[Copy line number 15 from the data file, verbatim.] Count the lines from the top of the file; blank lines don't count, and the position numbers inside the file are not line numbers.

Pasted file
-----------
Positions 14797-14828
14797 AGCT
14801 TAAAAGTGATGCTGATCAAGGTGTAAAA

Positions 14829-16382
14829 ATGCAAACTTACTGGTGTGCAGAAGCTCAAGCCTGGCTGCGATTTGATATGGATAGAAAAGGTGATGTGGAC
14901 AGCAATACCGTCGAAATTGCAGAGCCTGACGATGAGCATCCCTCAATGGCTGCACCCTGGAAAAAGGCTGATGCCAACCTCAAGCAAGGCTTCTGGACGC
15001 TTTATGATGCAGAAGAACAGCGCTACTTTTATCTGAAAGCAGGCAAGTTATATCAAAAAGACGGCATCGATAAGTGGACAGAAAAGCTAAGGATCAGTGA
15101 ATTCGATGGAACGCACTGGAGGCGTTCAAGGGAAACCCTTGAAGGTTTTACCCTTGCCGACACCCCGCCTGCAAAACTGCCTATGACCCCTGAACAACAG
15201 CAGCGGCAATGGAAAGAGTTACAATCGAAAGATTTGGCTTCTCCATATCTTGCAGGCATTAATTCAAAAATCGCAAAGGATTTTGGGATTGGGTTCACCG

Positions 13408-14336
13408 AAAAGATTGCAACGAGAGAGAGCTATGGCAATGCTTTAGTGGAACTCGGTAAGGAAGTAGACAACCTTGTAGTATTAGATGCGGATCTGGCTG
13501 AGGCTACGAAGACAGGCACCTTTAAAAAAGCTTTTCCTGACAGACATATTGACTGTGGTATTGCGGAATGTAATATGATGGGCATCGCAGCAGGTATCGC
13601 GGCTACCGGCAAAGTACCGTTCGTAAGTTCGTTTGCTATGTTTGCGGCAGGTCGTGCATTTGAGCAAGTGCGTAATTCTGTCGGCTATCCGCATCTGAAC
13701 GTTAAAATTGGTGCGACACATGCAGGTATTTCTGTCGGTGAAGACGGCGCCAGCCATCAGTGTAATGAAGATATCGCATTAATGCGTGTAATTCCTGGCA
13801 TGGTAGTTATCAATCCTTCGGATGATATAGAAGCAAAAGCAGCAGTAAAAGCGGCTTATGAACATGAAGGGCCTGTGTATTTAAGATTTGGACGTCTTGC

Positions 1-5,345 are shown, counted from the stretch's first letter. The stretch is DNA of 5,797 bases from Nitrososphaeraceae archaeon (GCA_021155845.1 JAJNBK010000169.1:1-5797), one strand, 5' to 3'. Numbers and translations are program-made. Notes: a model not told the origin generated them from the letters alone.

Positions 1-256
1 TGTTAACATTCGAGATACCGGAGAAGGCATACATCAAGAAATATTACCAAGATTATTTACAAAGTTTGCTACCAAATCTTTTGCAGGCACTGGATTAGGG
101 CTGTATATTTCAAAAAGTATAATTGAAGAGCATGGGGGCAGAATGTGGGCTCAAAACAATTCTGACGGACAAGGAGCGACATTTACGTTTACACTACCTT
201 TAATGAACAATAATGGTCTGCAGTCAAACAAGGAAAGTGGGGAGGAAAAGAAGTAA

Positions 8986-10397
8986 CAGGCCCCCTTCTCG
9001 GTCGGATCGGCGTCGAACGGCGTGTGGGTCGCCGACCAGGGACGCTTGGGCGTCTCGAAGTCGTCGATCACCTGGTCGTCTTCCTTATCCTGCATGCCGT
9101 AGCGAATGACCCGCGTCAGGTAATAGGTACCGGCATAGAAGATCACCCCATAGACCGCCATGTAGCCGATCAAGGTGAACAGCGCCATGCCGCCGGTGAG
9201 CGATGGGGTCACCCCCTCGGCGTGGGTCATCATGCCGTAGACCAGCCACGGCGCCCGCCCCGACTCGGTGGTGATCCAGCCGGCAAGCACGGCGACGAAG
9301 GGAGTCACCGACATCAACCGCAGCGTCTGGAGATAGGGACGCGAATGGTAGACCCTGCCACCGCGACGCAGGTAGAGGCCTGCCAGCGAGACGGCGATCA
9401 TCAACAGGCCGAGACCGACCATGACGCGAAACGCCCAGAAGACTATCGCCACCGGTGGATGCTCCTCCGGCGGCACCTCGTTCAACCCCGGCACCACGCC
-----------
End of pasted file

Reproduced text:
13801 TGGTAGTTATCAATCCTTCGGATGATATAGAAGCAAAAGCAGCAGTAAAAGCGGCTTATGAACATGAAGGGCCTGTGTATTTAAGATTTGGACGTCTTGC